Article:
implemented in phases, particularly in the case of installation notices. In the short term,
    most SUE consultants and designers would probably be able to comply with the
    engineering seal requirement. Utility companies that interact with TxDOT in the utility
    joint use agreement process would probably be able to comply as well because of the
    close relationship between this process and the rest of the highway improvement design
    process. Imposing the engineering seal requirement on the installation notice process
    will be challenging and will probably require some combination of incentives and
    disincentives to encourage utility companies to comply.
•   Require all positional data to be submitted in ArcGIS-compatible format and to include
    appropriate coordinate system and projection data. Either geographic coordinates, i.e.,
    latitude-longitude (WGS 1984 datum), or projected coordinates would be acceptable, as
    long as the projection files are included. This requirement is critical so that “on-the-fly”
    coordinate transformations and overlay operations can be performed in the GIS. The
    requirement to include projection files would also have to apply to CAD drawings.




                                            61
                                  REFERENCES
1. ASCE Collection and Depiction of Existing Subsurface Utility Data Committee.
    Standard Guidelines for the Collection and Depiction of Existing Subsurface Utility Data.
    Standard Revision #6, American Society of Civil Engineers, 2001.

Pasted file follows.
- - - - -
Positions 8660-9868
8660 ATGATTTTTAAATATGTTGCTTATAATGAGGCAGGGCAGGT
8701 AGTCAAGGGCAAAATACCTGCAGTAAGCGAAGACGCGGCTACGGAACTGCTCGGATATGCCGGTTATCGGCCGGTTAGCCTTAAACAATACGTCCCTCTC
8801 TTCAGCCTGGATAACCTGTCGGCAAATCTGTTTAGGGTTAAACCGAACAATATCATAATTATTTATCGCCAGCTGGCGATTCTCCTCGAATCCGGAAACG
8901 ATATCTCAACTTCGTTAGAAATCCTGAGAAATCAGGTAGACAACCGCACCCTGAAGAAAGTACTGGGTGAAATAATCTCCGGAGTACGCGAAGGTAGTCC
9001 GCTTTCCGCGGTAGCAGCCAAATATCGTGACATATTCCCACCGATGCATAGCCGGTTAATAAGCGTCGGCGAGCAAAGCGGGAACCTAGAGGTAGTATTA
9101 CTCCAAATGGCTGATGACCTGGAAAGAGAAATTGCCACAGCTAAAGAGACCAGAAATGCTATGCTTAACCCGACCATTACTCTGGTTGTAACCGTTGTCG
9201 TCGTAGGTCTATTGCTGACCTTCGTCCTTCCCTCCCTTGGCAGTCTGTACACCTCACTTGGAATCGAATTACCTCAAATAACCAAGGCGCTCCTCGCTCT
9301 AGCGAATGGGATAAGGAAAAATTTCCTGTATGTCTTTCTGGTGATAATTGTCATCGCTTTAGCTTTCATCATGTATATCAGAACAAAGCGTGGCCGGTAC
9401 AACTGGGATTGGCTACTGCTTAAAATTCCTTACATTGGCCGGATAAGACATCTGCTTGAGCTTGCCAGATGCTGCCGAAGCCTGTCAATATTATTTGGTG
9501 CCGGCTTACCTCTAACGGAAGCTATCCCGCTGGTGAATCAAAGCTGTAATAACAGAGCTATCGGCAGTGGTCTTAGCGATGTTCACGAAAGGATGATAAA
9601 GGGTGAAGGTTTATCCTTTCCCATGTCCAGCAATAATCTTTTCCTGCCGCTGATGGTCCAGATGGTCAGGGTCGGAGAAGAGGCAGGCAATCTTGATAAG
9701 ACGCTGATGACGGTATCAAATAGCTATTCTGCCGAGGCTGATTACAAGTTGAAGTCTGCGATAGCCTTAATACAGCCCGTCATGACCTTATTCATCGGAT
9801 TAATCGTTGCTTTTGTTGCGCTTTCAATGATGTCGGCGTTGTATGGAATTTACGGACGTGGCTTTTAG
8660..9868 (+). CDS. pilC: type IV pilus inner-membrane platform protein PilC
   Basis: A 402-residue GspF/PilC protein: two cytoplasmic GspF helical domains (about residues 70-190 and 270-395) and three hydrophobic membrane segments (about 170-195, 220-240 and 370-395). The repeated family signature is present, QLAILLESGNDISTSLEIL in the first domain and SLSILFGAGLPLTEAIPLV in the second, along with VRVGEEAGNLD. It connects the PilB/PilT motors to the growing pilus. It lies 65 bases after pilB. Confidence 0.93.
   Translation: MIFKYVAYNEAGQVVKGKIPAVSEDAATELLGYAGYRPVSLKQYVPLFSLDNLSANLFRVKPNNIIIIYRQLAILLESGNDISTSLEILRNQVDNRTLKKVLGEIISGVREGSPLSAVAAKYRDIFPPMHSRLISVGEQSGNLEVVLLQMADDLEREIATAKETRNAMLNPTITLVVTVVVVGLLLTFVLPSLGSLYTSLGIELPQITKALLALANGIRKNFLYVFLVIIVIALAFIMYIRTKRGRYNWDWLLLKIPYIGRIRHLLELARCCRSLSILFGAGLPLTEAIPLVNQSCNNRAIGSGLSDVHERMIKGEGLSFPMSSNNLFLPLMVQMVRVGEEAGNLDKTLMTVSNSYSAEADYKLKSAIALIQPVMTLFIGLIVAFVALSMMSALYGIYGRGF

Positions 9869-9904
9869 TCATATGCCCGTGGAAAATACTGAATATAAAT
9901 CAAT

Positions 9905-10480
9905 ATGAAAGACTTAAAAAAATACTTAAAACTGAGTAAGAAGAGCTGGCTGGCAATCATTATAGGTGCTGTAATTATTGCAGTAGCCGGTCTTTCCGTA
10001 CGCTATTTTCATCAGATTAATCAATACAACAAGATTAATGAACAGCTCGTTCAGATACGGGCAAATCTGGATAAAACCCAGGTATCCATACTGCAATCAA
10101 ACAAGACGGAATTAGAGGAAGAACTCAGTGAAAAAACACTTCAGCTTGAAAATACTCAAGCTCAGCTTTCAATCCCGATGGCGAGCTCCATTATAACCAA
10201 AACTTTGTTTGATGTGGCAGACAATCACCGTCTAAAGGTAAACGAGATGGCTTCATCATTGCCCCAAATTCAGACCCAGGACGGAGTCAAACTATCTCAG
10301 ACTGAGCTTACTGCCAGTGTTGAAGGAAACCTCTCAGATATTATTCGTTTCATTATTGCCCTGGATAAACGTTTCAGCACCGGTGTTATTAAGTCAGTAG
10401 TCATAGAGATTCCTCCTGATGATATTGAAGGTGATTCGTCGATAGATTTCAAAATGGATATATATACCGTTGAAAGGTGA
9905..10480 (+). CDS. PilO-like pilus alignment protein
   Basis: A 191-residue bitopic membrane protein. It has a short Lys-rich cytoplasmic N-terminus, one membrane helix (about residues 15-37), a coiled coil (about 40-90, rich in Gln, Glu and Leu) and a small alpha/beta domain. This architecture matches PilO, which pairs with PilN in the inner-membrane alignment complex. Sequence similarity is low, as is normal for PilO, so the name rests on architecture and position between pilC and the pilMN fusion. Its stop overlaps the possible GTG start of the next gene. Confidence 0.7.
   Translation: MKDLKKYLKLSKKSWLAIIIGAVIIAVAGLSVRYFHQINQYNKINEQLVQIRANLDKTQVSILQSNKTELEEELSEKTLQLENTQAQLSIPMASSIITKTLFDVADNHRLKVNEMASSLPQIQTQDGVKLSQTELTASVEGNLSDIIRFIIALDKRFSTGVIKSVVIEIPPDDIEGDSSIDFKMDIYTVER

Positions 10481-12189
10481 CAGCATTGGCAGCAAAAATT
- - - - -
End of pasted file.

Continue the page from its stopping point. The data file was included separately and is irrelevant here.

2. Cityworks. Azteca Systems, Sandy, UT, http://www.gocityworks.com, 2001.
3. ArcFM. Miner & Miner, Fort Collins, CO, http://www.miner.com, 2001.
4. Industry Solutions. Intergraph, Huntsville, AL,
    http://www.intergraph.com/utilities/solutions_products_services/isps_home.asp, 2001.
5. Basic Financial Statements—and Management’s Discussion and Analysis—for State and
    Local Governments. Governmental Accounting Standards Board (GASB) Statement No.
    34, Preface and Summary, http://accounting.rutgers.edu/raw/gasb/st/summary/
    gstsm34.html, 1999.
6. ArcGIS Data Models. Environmental Systems Research Institute (ESRI), Redlands, CA,
    http://arconline.esri.com/arconline/datamodels.cfm?PID=1, 2000.
7. Spatial Data Transfer Standard (SDTS). U.S. Geological Survey, Rolla, MO, NCITS
    320, 1998.
8. National Spatial Data Infrastructure (NSDI). Federal Geographic Data Committee,
    Reston, VA, http://www.fgdc.gov, 2002.
9. Spatial Data Standard for Facilities, Infrastructures, and Environment (SDSFIE).
    CADD/GIS Technology Center, U.S. Army Engineer Research and Development Center,
    Information Technology Laboratory, Vicksburg, MS,
    http://tsc.wes.army.mil/projects/geo.asp, 2001.
10. N. Koncz and T. Adams. Temporal Data Constructs for Multidimensional Transportation
    GIS Applications. Paper No. 02-2834, 81st Annual Meeting, TRB, National Research